Every Revolution Gives Birth to Another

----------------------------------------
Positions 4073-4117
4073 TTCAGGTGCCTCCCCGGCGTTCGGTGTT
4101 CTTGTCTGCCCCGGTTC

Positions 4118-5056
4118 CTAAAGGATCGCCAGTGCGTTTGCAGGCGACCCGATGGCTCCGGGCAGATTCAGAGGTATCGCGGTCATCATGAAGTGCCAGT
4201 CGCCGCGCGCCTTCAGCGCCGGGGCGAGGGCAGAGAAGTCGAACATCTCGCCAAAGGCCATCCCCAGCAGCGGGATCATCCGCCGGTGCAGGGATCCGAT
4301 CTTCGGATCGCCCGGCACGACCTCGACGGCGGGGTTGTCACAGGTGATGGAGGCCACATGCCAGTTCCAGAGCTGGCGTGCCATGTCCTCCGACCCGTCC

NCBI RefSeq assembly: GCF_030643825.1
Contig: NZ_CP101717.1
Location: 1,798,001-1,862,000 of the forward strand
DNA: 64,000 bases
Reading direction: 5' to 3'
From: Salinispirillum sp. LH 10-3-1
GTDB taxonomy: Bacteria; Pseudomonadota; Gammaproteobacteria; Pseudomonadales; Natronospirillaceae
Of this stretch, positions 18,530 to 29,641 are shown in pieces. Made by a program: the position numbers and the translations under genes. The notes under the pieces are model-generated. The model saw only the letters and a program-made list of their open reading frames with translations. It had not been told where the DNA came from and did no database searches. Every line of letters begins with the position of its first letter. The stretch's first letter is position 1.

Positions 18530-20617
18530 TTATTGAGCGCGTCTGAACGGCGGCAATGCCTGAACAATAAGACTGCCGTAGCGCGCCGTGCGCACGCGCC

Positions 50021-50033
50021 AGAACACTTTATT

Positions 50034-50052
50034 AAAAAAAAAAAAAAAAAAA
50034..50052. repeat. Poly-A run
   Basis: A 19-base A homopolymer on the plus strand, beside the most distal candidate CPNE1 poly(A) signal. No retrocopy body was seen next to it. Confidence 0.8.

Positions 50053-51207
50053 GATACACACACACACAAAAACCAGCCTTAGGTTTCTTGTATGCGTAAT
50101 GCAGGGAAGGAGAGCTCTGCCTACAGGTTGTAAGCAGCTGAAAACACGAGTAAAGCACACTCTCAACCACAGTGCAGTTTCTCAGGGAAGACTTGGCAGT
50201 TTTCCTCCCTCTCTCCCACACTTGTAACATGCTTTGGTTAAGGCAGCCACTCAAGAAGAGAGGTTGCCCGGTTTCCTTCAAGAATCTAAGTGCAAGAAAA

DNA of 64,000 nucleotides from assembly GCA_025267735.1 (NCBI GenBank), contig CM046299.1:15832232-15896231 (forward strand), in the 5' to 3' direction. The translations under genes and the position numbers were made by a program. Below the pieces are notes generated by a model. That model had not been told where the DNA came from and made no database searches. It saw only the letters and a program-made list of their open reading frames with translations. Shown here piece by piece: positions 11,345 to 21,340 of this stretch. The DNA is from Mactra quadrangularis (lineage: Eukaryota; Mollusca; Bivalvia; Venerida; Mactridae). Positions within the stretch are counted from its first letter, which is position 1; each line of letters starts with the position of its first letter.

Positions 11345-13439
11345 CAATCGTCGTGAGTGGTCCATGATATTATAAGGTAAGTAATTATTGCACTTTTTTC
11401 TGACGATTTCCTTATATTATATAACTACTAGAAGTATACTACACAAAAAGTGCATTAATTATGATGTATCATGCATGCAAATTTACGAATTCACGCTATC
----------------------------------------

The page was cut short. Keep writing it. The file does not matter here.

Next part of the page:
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Every Revolution Gives Birth to Another Talk to a middle-aged American about what has changed most in our society in the decades since they were children and they are more than likely than not to talk about the ways in which computers have revolutionized the world in every arena from work to how we play poker. While this seems to be undeniably true, it also true that it provides a dramatic simplification: There was no such thing as a unified computer revolution. Each jump in computer technology sends ripple effects through the industry (and society) as a whole so that the changes brought about by computers do not have the qualities of a single event that instantaneously shifted the world of computing from the state it was in as Tracy Kidder discusses it in The Soul of a New Machine in her ethnography of an industry. This essay explores the state of the computer world as Kidder describes it to the state of the computer industry, bearing in mind that the state of the computer industries at both points in time should be seen as a single frame pulled from a video rather than a single photograph. Kidder's book, which was published in 1981, focuses on two different aspects of the computer industry that can be compared and contrasted to the state of the industry today. While the most obvious difference is that between the level of technology that was considered to be cutting edge at the time, equally interesting is the way in which computer development teams create and
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